Friday, March 26, 2010

Kuchinta, Where Are You?

There's going to be a note here that's semi-private at the bottom of this. Only Kuchinta needs to look at that.
For the rest of you, let me say that I got a note yesterday from a fellow I only knew once he got federal time for growing or possessing pot. It was maybe 1995 or 1996 and this guy, like a million others, wrote because he had a problem and was either going into prison or was in prison for pot. Well, I was the executive editor of High Times magazine at that time and I ran a column called Prisoner of War, and I'd run a profile on someone very unjustly in prison for non-violent pot growing/possession/sales, which to this day I can't believe we put people in prison for--though I understand that without marijuana there would be no legs for the war on drugs to stand on and the whole thing would collapse, putting GEO, Corrections Corp of America, CEC and all the other private prison operators out of business, spiraling our economy into a severe downturn.
So yesterday I get up at 5 AM and there's a letter from someone with the last name Prinze. Now I work with a fellow with that name, and then there was Freddy Prinze, but something struck me about the name. It was familiar without being familiar enough to recall.
I opened the email.
It was a letter from this guy who had been in touch with me 15 years ago at High Times. He'd written me, he said, to discuss the case of a fellow prisoner, a former mililtary guy, who got 6 months for a roach--the tail end of a joint. He didn't write to complain about his situation. He wrote to complain about this brave soldier getting half-a-year for a roach.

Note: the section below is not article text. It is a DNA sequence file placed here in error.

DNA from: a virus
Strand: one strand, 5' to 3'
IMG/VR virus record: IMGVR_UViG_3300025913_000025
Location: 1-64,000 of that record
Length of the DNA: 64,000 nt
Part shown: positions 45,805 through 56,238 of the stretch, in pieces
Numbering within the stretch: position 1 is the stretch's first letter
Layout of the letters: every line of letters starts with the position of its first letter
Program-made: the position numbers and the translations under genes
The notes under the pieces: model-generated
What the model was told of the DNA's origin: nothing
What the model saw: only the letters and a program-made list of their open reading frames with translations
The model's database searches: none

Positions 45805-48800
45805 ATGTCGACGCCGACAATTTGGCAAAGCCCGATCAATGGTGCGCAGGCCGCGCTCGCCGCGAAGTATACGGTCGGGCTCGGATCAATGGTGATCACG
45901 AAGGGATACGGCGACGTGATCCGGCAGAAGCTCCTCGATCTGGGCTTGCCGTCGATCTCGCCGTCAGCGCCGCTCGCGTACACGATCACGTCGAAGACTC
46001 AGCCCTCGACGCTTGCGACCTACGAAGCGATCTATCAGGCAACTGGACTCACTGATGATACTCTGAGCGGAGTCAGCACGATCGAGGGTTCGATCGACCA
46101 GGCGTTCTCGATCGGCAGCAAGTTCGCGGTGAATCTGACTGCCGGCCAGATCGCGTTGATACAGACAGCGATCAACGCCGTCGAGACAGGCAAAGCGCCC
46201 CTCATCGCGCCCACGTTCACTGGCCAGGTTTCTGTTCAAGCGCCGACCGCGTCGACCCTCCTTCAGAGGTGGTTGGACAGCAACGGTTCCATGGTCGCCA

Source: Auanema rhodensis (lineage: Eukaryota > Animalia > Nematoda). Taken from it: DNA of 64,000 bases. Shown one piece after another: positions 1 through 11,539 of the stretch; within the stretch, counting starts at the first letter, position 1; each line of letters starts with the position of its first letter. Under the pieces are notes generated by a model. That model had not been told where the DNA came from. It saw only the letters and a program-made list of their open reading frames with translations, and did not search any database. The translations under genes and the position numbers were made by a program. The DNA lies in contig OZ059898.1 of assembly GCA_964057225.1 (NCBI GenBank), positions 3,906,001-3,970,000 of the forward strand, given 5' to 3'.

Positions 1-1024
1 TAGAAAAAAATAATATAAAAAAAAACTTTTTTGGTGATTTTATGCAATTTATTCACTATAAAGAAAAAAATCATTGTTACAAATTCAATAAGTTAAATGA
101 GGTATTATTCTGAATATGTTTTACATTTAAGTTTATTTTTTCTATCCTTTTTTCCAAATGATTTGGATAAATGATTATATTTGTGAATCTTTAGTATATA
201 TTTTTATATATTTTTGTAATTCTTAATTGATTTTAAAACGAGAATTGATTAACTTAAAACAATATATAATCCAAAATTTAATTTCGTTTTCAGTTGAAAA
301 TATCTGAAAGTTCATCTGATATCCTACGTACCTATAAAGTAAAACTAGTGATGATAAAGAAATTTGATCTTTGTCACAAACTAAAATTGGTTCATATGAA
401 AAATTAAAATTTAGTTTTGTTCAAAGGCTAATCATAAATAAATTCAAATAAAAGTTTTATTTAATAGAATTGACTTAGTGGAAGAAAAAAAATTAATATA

From his note, I guess I made the military guy a Prisoner of War profile. I forget. That's a long time ago to remember an 800 word piece.
But this guy was writing now, in 2010, to say that the story I did kept him and other pot prisoners in good spirits for years. He said it gave them a feeling that someone was watching them from the outside, and that was something special.
I read his letter and almost cried. We write anonoumosly, and we rarely hear back. Especially from guys in prison. So to have a guy or gal, once in a while--and there have been 10-20 over the year--say we kept their spirits up is very very satisfying.
Anyway, I thought that was a good thing. This guy who was doing years was looking out for someone doing 6 months. I salute that guy.
Now: Kuchinta: Your email is not working and I'm trying to invite you to a weekend here at the Gorman homestead for April 16. Pay attention and send me an email with an address that works, okay?

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